Three reasons why Bradley's move to Toronto FC makes sense

Posted by Doug McIntyre

A full day after the stunning news first broke that Michael Bradley is apparently headed back to Major League Soccer, the biggest, most obvious question remains.


Why on earth would Bradley, the decorated midfield general for AS Roma and the U.S. national team, leave Europe at age 26 and return to North America -- with hapless Toronto FC, no less?

If/when the deal becomes official -- and it doesn't appear to be an if at this point -- and Bradley is introduced in Canada's largest city holding up a red TFC shirt, it will surely be the first question he's asked.

Until then, on the surface at least, the transfer is a head-scratcher for a player who has always spoken openly about his ambition to play at the highest level of the club game -- not least because that was exactly the track Bradley was on this season with the Giallorossi, which currently sit second in Italy's vaunted Serie A, a spot that would qualify them for the UEFA Champions League next season.

Upon closer inspection, though, there are a number of compelling reasons the move makes sense for Bradley now, even as he enters the prime of his career.

Here are a few of them:

AP Photo/Moises CastilloMichael Bradley's wanted to ensure that he was a full-time starter as preparation for the upcoming World Cup.

1. Bradley needs playing time now

After starting 26 games for Roma last season -- his first with the club -- Bradley has found time on the pitch more difficult to come by this season. The early-season ankle injury he suffered while on international duty in September didn't help, and even if Bradley appeared in all but two of the games he's been available for during the current campaign, there were no guarantees his playing time would increase in the new year. Once Roma brought in Belgian defensive midfielder Radja Nainggolan, the writing was on the wall for Bradley. Shortly after, according to multiple sources, the U.S. midfielder asked out.

"The arrival of Nainggolan at Roma has also contributed to Bradley's choice," Bradley's Italian representative, Alberto Faccini, explained. "At Roma, he never felt like an important player for the team."

With the World Cup now just five months away, being a bit starter anywhere apparently wasn't a risk the Americans' most important player wanted to take.

2. The other options weren't that attractive

You can believe that if embattled Manchester United boss David Moyes had come calling with the promise of a significant role for the Reds, Bradley would have jumped at the chance.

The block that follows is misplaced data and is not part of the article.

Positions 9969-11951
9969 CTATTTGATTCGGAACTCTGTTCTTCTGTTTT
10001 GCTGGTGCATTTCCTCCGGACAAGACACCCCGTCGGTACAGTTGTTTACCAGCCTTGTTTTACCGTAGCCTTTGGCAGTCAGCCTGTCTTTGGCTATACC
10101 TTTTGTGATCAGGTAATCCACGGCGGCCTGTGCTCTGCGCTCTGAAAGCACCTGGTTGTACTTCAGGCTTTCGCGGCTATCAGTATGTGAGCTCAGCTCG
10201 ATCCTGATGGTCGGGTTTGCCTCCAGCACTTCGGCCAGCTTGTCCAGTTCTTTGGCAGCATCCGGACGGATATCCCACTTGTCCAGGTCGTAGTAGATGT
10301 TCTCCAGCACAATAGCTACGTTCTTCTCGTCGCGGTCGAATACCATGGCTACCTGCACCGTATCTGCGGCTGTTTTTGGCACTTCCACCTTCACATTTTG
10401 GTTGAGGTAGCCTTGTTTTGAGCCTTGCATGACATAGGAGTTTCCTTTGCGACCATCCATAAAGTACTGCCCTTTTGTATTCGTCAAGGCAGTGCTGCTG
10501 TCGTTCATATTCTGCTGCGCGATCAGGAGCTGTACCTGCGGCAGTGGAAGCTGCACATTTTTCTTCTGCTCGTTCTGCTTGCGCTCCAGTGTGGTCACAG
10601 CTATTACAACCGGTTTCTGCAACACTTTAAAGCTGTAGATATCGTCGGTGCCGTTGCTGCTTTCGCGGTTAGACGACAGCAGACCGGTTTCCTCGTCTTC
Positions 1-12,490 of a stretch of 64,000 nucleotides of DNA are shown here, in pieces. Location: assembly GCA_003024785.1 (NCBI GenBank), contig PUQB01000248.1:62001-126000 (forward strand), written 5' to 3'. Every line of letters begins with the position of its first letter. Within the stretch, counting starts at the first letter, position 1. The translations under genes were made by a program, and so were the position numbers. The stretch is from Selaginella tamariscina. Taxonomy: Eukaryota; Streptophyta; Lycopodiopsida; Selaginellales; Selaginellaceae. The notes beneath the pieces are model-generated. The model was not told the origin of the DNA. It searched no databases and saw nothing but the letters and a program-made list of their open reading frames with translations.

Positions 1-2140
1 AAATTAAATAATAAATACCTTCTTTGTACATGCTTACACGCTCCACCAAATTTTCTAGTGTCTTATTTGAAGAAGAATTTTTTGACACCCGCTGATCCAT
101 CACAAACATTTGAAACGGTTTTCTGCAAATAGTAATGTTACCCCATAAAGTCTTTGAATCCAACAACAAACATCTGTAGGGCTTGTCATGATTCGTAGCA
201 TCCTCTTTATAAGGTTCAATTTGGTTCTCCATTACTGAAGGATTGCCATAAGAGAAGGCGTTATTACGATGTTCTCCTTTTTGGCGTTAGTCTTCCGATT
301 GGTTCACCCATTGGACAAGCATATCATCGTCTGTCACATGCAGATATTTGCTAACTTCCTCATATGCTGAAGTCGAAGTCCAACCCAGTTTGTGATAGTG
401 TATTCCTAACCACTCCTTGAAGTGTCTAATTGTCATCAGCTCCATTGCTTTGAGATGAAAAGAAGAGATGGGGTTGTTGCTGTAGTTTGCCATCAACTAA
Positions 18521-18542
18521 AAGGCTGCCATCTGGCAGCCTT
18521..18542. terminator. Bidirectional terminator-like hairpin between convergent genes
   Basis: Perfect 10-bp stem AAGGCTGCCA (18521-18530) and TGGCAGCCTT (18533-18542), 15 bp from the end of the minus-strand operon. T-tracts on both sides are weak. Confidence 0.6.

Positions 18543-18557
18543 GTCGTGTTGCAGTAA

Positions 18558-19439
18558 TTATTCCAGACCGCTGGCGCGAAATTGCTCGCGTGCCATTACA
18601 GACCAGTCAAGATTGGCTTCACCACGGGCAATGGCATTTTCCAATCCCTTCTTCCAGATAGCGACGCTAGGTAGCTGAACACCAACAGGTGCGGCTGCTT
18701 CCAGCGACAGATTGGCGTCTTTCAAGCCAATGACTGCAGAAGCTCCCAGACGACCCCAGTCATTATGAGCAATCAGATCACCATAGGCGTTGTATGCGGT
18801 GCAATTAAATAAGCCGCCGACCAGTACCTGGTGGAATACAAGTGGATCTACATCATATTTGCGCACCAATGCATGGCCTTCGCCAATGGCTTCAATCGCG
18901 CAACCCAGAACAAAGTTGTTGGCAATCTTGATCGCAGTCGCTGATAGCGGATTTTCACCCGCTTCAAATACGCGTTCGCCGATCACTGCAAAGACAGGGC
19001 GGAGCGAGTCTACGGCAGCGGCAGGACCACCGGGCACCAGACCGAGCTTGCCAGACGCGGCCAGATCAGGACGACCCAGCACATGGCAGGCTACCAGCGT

Instead, the two English Premier League clubs he was most recently linked to -- Fulham and Sunderland -- are candidates for relegation this season. Even if one of those struggling teams was willing to pay Roma's high asking price, for Bradley it would have meant trying to break into a desperate team midseason, something he was unable to do during an unsuccessful loan to Aston Villa in early 2011. He's a better player now, of course. But there still was the very real possibility that, if his new club went down, he'd be on the hunt for a new employer again this summer. According to Faccini, Serie A clubs Verona and Bologna were also interested.

For a player who has worked in four different countries since leaving MLS as a teenager in 2006, the long-term deal offered by Toronto means stability for Bradley, who has a young family to consider. Like Clint Dempsey, who left Tottenham for the Seattle Sounders last year, Bradley is a family man, and family considerations certainly came into play here.

3. Financially, it's a no-brainer

According to reports, Bradley's net salary with Roma, after taxes, was about $1.1 million annually. Multiple MLS sources told colleague Jeff Carlisle that the deal with TFC would be worth "in the neighborhood" of $6.5 million per season.

Even taking into account Canada's higher income tax rates (compared to the U.S.), a deal like that would be a significant increase in salary. He would also get a percentage of a transfer fee that's reportedly in the $10 million-plus range. That's a significant investment from the club, especially on the heels of England striker Jermain Defoe's impending arrival from Spurs. In total, the deals for Bradley and Defoe will cost owner Maple Leaf Sports and Entertainment close to $100 million, according to the Toronto Star. With former L.A. Galaxy chief Tim Leiweke at the helm, it's clear that the club is truly committed to fielding a winning team after seven playoff-less seasons, even if it's among the most expensive in MLS. Add it all up, and Bradley's shocking move back to MLS starts to make a little more sense.


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